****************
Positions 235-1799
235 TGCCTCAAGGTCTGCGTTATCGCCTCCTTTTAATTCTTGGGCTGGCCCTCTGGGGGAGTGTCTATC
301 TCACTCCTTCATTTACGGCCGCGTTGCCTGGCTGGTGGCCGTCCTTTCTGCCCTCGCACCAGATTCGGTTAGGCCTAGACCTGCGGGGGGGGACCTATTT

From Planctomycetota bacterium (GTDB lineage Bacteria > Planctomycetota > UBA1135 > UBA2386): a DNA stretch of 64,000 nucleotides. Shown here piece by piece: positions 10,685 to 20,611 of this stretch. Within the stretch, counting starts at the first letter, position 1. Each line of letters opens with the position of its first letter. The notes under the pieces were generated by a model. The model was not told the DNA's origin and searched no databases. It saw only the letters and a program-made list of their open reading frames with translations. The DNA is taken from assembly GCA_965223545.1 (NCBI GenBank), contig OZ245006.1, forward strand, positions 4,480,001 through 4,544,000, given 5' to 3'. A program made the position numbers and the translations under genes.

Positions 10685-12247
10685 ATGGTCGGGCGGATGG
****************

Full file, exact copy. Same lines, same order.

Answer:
Positions 235-1799
235 TGCCTCAAGGTCTGCGTTATCGCCTCCTTTTAATTCTTGGGCTGGCCCTCTGGGGGAGTGTCTATC
301 TCACTCCTTCATTTACGGCCGCGTTGCCTGGCTGGTGGCCGTCCTTTCTGCCCTCGCACCAGATTCGGTTAGGCCTAGACCTGCGGGGGGGGACCTATTT

From Planctomycetota bacterium (GTDB lineage Bacteria > Planctomycetota > UBA1135 > UBA2386): a DNA stretch of 64,000 nucleotides. Shown here piece by piece: positions 10,685 to 20,611 of this stretch. Within the stretch, counting starts at the first letter, position 1. Each line of letters opens with the position of its first letter. The notes under the pieces were generated by a model. The model was not told the DNA's origin and searched no databases. It saw only the letters and a program-made list of their open reading frames with translations. The DNA is taken from assembly GCA_965223545.1 (NCBI GenBank), contig OZ245006.1, forward strand, positions 4,480,001 through 4,544,000, given 5' to 3'. A program made the position numbers and the translations under genes.

Positions 10685-12247
10685 ATGGTCGGGCGGATGG